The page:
Icebreaking Kicks Off on the Great Lakes

Maritime Activity Reports, Inc.

December 12, 2019

File photo: The US Coast Guard Cutter Katmai Bay, a 140-foot ice-breaking tug, escorts a motor vessel  through Lake Michigan near Lansing Shoal, in 2014. The cutter was operating as part of Operation Taconite, which is the icebreaking operation for the northern Great Lakes. (U.S. Coast Guard photo by Daniel R. Michelson)

File photo: The US Coast Guard Cutter Katmai Bay, a 140-foot ice-breaking tug, escorts a motor vessel through Lake Michigan near Lansing Shoal, in 2014. The cutter was operating as part of Operation Taconite, which is the icebreaking operation for the northern Great Lakes. (U.S. Coast Guard photo by Daniel R. Michelson)

It's that time of year.

The US Coast Guard announced it has commenced icebreaking operations in response to expanded ice growth in the commercial ports of western Lake Superior.

Operation Taconite, launched by Coast Guard Sector Sault Sainte Marie on Wednesday, is one of two icebreaking operations that support the Great Lakes. It encompasses Lake Superior, St. Marys River, Straits of Mackinac, Georgian Bay, Green Bay, northern Lake Huron, and Lake Michigan.

The authority for Coast Guard domestic icebreaking was created in 1936, by Executive Order 7521 signed by President Franklin D. Roosevelt directing the Coast Guard to "assist in keeping open to navigation by means of ice breaking operations in so far as practicable, and as the exigencies may require, channels and harbors in accordance with the reasonable demands of commerce.”

Operations are based on the following order of priorities: search and rescue and homeland security; urgent response to vessels; exigent community services, which includes ice breaking for flood control and to assist icebound communities in immediate need of food, fuel for heat or energy, and medical assistance; and facilitation of navigation.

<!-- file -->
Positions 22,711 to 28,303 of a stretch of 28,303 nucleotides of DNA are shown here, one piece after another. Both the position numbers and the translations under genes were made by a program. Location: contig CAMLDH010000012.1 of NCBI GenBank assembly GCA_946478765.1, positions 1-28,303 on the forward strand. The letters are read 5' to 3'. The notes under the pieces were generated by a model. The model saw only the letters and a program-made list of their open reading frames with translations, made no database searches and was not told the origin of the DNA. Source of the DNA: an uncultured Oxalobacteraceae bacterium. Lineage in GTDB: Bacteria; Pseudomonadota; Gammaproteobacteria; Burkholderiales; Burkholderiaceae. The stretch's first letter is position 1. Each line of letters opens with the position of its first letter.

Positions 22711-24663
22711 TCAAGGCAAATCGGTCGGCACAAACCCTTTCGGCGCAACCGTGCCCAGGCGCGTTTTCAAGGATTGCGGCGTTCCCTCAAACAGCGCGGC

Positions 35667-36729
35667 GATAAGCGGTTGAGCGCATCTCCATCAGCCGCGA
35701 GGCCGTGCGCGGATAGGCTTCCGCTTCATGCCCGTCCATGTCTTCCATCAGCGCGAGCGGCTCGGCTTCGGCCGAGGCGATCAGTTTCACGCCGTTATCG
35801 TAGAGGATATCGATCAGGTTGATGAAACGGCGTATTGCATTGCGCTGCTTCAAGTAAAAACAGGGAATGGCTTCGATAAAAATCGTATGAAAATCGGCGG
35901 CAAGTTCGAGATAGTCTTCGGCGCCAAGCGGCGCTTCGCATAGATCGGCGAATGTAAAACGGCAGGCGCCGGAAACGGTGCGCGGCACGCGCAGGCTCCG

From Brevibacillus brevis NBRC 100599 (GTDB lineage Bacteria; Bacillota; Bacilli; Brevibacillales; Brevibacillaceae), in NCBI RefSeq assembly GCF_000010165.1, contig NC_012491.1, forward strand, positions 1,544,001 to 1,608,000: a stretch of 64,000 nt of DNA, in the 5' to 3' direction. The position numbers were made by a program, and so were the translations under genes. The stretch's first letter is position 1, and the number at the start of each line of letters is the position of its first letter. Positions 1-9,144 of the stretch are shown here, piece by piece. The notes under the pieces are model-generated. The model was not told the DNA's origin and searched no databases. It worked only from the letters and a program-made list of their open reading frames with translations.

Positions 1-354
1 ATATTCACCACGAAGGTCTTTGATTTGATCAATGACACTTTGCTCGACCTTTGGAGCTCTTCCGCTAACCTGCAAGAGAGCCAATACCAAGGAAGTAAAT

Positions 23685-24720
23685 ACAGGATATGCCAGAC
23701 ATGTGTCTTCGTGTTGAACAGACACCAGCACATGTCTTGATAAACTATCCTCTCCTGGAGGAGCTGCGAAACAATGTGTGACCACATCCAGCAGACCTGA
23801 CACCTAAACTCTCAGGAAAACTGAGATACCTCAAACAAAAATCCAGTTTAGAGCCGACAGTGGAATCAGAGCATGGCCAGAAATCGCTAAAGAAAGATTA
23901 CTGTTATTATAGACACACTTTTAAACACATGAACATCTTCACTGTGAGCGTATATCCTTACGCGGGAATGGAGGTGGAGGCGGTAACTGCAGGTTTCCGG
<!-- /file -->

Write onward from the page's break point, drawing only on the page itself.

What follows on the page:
In the coming weeks, various commercial waterways may close after due consideration is given to the protection of the marine environment and the safety of island residents who, in the course of their daily business, use naturally-formed ice bridges for transportation to and from the mainland.

U.S. Coast Guard Cutters Mackinaw and Alder perform icebreaking operations on eastern Lake Superior in 2015. (Photo courtesy of Canadian Coast Guard)The crews of Coast Guard Cutter Mackinaw, homeported in Cheboygan, Mich., and Canadian Coast Guard Ship Pierre Radisson, homeported in Quebec City, conduct an escort on Lake Superior near Whitefish Point in 2014. (U.S. Coast Guard photo courtesy of Coast Guard Air Station Traverse City)

The crew aboard Coast Guard Cutter Biscayne Bay assists the 1,000-foot articulated tug and barge unit (ATB) Presque Isle, which was stuck just below Winter's Point Turn just south of Neebish Island, Mich. in 2013. The crew of Biscayne Bay steamed around the stranded vessel and broke ice to loosen the ice's grip on the vessel. (U.S. Coast Guard photo by Paul Junghans)

The Coast Guard Cutter Alder breaks a path through the ice in the Keweenaw Waterway near Houghton, Mich. in 2016. (U.S. Coast Guard photo)

Coast Guard Cutter Mackinaw, home-ported in Cheboygan, Mich., passes port-to-port with the tug Joyce L. VanEnkevort and its barge the Great Lakes Trader in the Stribling Dike on the St. Mary's River in 2014. (U.S. Coast Guard photo by David Lieberman)

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